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Embedded in America's Afghan war

By Channel 4 News

Updated on 17 August 2009

Nick Paton Walsh encounters the terrifying reality of the conflict in Afghanistan as he travels with US troops from their Nuristan base to the mountainous border with Pakistan.

US marines in Afghanistan (Getty)

It is one of America's most besieged bases, stuck in a ruthless valley near the Pakistani border. It is hit every two to three days. They want to leave, but they cannot without handing a propaganda victory to the Taliban.

Channel 4 News has gained rare access to the front line of America's war in Afghanistan, spending several days at COP Keating, a remote outpost in Nuristan.

Sunk in the bowl of a valley, it is vulnerable to constant attack. This means the soldiers serving there have little interaction with the local population, which in turn makes it hard for them to win the hearts and minds they need for the victory the Obama administration hopes to be heading towards within a year.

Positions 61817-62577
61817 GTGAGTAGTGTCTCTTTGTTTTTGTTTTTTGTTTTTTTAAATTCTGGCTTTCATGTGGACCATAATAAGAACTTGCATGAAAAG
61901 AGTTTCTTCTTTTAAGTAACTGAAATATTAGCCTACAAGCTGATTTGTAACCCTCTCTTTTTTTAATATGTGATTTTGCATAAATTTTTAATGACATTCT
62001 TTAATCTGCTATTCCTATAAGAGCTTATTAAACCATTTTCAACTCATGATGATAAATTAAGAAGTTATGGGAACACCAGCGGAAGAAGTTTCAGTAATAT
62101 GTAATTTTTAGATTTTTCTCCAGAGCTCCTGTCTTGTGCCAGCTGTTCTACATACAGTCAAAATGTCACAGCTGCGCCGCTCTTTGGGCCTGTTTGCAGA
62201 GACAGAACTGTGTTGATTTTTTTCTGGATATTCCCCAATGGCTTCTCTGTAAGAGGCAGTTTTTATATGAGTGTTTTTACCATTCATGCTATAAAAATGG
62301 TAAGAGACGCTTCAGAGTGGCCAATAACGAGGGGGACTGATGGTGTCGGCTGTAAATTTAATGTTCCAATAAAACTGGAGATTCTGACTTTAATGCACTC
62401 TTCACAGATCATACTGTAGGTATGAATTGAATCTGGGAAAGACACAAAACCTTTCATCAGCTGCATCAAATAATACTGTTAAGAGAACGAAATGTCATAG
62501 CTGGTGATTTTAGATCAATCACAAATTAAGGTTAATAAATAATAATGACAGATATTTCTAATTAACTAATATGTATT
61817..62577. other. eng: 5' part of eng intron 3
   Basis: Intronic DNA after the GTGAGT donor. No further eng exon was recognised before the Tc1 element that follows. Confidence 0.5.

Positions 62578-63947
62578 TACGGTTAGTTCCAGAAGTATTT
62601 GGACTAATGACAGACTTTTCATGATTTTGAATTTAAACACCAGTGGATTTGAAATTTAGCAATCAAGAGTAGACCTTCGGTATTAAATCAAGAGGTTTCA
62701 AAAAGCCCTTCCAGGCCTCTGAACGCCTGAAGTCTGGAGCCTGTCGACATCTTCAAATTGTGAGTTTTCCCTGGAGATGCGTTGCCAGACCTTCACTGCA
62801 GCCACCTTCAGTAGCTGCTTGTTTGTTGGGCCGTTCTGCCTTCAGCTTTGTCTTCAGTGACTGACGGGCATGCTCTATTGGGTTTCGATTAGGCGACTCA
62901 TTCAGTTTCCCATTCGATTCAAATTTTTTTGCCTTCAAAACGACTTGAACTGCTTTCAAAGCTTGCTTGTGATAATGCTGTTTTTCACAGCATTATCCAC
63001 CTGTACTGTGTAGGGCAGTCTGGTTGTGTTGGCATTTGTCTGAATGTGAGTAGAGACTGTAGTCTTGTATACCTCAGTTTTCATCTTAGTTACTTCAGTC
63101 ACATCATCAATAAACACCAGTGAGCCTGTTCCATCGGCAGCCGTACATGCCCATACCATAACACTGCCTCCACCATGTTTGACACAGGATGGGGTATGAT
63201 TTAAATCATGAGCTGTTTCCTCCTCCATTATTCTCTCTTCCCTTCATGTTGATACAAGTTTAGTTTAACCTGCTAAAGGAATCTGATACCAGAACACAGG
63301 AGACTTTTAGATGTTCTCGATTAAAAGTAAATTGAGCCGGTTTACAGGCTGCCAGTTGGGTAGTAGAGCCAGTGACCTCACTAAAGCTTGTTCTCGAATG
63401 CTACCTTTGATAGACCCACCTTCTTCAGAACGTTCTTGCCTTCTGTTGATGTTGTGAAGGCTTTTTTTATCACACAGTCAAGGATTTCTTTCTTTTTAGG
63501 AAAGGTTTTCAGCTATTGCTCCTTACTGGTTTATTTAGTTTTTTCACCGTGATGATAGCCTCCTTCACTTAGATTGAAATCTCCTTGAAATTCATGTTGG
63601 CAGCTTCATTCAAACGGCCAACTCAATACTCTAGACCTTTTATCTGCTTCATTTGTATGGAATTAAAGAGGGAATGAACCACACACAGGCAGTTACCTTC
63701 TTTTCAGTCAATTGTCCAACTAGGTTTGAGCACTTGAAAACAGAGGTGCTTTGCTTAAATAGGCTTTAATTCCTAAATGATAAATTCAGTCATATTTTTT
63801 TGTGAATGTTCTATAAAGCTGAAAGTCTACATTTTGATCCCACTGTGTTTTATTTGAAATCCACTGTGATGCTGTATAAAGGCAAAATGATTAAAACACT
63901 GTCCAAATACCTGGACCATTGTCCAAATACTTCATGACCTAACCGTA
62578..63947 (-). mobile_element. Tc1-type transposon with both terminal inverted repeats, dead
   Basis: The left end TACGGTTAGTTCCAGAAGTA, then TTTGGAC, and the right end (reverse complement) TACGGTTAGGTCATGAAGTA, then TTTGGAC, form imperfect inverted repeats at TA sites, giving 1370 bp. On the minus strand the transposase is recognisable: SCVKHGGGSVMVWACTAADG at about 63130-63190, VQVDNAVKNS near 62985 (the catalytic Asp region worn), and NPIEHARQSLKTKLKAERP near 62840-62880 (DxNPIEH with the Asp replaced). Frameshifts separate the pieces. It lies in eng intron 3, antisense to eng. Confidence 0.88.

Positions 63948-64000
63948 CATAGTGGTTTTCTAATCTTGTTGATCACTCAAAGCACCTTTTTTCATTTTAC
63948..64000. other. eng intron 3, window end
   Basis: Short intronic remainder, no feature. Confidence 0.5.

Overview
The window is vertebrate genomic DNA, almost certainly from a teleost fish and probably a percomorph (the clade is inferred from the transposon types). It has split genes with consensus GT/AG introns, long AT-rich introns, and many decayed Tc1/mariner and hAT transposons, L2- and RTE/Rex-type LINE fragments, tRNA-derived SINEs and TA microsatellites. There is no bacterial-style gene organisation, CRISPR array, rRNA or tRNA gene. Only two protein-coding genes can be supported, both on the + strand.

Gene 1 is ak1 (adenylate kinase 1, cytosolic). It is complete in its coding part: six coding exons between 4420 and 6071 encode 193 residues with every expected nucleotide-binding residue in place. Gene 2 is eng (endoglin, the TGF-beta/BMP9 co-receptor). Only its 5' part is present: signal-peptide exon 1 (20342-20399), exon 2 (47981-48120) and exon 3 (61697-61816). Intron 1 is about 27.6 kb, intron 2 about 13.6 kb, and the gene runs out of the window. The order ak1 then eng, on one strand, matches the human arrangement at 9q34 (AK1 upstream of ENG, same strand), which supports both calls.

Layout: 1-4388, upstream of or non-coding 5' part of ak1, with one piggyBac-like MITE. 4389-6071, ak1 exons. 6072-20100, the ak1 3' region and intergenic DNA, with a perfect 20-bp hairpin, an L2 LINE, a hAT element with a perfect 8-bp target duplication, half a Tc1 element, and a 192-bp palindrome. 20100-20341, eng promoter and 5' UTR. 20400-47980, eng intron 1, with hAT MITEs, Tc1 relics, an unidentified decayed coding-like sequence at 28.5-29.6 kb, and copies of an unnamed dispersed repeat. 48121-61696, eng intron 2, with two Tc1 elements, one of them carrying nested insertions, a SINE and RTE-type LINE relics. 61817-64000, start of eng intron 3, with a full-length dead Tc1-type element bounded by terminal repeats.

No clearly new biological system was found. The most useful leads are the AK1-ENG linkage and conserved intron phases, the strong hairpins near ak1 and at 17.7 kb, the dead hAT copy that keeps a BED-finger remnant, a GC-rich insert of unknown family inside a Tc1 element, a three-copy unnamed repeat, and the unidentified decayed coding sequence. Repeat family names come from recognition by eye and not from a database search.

The exclusive report shows the challenges the Americans face. The base is hard to resupply, with some helicopter pilots refusing to land and each flight requiring gunship escort.

The Afghan national police complain they do not have bullets to fight with, and have yet to be supplied them by the Americans.

The Latvian soldiers charged with training the Afghan army there complain their recruits are of a low quality, and that the demand from Washington to double the size of the army within a year could lead to quality problems.

Read Nick Paton Walsh's blog from COP Keating.

In the United States President Obama has defended his Afghan war strategy and trying to shore up American support for the conflict.

Speaking at a military veterans group in Phoenix, Arizona, Mr Obama promised to give American troops all the resources they need to defeat the Taliban, but he warned there would be more difficult days ahead.

"The insurgency in Afghanistan didn't just happen overnight, and we won't defeat it overnight," he said in a speech to the Veterans of Foreign Wars, the largest US military veterans group. "This will not be quick nor easy.

"But we must never forget that this is not a war of choice.  This is a war of necessity. Those who attacked America on 9/11 are plotting to do so again. If left unchecked, the Taliban insurgency will mean an even larger safe haven from which al-Qaida would plot to kill more Americans.

"So this is not only a war worth fighting, this is fundamental to the defense of our people."

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